plotter = Plotter(Dimension.THREE)
plotter.plot_ground_truths(truths, [0, 2, 4])
plotter.plot_tracks(stitched_tracks, [0, 2, 4])
# %%
# Applying Metrics
# ----------------
# Now that we have stitched the tracklets into tracks, we can compare the tracks to the ground
# truths that were used to generate the tracklets. This can be done by using metrics: find below a
# range of SIAP (Single Integrated Air Picture) metrics as well as a custom metric specialized for
# track stitching.
# %%
# % of tracklets stitched to the correct previous tracklet
# ^^^^^^^^^^^^^^^^^^^^^^^^^^^^^^^^^^^^^^^^^^^^^^^^^^^^^^^^
def StitcherCorrectness(stitchedtracks):
stitchedtracks = list(stitchedtracks)
total, count = 0, 0
for track in stitchedtracks:
for j, state in enumerate(track):
if j == len(track) - 1:
continue
id1 = [int(s) for s in state.hypothesis.measurement.groundtruth_path.id.split('::')
if s.isdigit()]
id2 = [int(s) for s in
track[j + 1].hypothesis.measurement.groundtruth_path.id.split('::') if
s.isdigit()]
if id1 != id2:
total += 1
if id1[0] == id2[0] and id1[1] == (id2[1] - 1):
count += 1
return count / total * 100
print("Tracklets stitched correctly: ", StitcherCorrectness(stitched_tracks), "%")
# %%
# SIAP Metrics
# ^^^^^^^^^^^^
# The following cell calculates and records a range of SIAP (Single Integrated Air Picture) metrics
# to assess the accuracy of the stitcher. The value of math:`association_threshold` should be
# adjusted to represent the acceptable distance for association for the scenario that is being
# considered. For example, associating with a threshold of 50 metres may be acceptable if tracking a
# large ship, but not so useful for tracking biological cell movement.
#
# SIAP Ambiguity: Important as a value not equal to 1 suggests that the stitcher is not stitching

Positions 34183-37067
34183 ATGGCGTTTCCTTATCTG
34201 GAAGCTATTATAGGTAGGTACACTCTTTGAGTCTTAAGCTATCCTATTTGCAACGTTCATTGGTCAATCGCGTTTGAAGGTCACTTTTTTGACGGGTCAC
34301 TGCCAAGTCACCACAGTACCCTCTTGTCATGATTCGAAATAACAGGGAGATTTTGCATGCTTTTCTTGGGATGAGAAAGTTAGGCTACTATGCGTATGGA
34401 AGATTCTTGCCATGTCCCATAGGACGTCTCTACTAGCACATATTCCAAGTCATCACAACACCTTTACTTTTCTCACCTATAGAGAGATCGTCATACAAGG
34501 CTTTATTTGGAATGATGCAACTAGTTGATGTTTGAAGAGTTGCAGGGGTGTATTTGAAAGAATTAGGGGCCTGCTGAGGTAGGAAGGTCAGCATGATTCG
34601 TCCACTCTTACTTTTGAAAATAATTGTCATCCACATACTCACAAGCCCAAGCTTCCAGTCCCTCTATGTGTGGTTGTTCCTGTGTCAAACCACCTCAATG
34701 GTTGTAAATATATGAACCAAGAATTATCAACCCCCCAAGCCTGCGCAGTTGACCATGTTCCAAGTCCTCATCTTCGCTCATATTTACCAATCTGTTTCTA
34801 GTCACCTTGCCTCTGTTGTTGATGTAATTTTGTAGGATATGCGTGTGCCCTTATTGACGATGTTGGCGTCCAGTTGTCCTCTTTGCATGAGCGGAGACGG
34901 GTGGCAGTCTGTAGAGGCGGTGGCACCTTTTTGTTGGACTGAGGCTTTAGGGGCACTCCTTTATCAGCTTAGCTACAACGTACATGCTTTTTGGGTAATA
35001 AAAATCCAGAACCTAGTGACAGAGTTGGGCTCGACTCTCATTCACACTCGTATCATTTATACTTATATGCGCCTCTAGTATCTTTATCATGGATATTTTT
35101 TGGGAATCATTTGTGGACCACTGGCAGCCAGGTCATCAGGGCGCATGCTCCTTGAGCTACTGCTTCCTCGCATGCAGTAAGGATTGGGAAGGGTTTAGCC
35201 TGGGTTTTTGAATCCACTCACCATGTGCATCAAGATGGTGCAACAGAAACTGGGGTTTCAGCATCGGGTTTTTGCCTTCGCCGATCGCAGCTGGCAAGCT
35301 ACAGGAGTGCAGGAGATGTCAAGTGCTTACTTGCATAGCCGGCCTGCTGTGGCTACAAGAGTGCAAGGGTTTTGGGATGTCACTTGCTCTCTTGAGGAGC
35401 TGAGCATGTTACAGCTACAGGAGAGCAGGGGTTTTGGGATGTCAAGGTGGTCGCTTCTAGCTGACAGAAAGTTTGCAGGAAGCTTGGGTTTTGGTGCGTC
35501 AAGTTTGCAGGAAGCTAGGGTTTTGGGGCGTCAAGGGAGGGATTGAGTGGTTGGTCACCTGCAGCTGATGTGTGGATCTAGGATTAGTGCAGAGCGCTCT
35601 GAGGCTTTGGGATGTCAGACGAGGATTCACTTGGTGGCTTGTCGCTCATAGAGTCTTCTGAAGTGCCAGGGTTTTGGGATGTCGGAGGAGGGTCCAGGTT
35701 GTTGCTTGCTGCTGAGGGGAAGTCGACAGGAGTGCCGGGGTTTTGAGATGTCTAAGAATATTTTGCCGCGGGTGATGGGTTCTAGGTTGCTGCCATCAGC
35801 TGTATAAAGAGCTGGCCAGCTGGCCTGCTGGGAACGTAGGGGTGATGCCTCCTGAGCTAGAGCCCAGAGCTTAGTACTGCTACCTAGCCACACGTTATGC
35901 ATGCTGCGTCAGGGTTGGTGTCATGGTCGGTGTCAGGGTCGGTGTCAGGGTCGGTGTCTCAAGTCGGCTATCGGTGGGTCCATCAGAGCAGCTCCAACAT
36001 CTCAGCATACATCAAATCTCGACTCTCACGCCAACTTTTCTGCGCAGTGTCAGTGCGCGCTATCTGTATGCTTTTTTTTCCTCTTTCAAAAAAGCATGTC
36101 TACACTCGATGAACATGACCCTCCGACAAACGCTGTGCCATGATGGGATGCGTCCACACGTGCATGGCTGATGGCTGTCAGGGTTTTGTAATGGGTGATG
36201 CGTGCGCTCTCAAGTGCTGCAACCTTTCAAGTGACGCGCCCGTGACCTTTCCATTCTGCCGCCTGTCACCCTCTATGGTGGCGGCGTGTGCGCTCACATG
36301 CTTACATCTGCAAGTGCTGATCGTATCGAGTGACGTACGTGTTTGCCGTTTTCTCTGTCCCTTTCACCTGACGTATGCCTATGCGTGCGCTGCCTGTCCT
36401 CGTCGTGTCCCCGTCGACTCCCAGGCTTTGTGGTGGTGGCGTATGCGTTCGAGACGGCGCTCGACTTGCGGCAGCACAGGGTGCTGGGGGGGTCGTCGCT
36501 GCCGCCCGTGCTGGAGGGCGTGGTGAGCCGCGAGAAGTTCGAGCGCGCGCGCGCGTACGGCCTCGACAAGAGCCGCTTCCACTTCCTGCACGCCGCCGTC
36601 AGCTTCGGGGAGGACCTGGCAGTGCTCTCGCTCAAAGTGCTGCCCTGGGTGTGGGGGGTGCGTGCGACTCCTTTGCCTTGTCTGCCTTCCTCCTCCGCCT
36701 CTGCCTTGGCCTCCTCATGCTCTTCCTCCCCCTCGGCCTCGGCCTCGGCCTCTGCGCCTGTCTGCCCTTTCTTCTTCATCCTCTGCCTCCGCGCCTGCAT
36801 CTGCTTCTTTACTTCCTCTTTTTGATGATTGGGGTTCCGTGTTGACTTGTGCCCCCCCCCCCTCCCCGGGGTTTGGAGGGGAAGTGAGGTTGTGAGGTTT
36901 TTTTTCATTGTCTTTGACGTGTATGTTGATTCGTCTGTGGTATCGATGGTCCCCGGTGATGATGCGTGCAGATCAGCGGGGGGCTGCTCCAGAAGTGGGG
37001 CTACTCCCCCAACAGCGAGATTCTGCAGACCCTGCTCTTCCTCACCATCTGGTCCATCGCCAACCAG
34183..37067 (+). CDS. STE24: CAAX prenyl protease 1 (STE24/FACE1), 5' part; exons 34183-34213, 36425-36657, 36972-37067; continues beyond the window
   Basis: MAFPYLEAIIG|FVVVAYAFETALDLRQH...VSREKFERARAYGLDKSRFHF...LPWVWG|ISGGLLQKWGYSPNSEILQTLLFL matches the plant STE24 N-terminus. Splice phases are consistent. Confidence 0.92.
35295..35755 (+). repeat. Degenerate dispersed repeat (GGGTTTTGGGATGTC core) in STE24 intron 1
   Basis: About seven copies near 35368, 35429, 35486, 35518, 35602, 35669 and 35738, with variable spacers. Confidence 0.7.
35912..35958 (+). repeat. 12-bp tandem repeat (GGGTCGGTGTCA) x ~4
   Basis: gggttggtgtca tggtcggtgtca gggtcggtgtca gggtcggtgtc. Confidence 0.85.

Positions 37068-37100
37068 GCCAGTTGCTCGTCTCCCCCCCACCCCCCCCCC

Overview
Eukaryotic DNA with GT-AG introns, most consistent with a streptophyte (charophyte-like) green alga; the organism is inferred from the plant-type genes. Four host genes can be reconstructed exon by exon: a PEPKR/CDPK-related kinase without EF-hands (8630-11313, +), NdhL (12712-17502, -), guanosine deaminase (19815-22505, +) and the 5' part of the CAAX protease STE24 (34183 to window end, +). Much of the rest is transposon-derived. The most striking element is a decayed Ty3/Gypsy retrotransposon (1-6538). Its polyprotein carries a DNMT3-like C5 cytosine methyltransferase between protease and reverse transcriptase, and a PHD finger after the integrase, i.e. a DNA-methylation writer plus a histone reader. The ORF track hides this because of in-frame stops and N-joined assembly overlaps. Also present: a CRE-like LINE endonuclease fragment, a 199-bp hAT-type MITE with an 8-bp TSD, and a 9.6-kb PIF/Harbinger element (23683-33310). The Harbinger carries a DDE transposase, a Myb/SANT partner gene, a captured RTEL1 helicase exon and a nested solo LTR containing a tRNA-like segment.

# whole tracks together, or stitching multiple tracks into one.
#
# SIAP Completeness: Not a valuable metric for track stitching evaluation as we are only tracking
# fractions of the true objects - metric value is scaled by the ratio of truthlets to
# disjoint sections.
#
# SIAP Rate of Track Number Change: Important metric for assessing track stitching. Any value above
# zero is showing that tracklets are being incorrectly stitched to tracklets from different truth
# paths.
import matplotlib.pyplot as plt
from stonesoup.measures import Euclidean
from stonesoup.metricgenerator.tracktotruthmetrics import SIAPMetrics
from stonesoup.dataassociator.tracktotrack import TrackToTruth
from stonesoup.metricgenerator.manager import SimpleManager
from stonesoup.metricgenerator.metrictables import SIAPTableGenerator
siap_generator = SIAPMetrics(position_measure=Euclidean((0, 2)),
velocity_measure=Euclidean((1, 3)))
associator = TrackToTruth(association_threshold=30)
metric_manager = SimpleManager([siap_generator],
associator=associator)
metric_manager.add_data(truths, set(all_tracks))
plt.rcParams["figure.figsize"] = (10, 8)
metrics = metric_manager.generate_metrics()
siap_averages = {metrics.get(metric) for metric in metrics
if metric.startswith("SIAP") and not metric.endswith(" at times")}
siap_time_based = {metrics.get(metric) for metric in metrics if metric.endswith(' at times')}
_ = SIAPTableGenerator(siap_averages).compute_metric()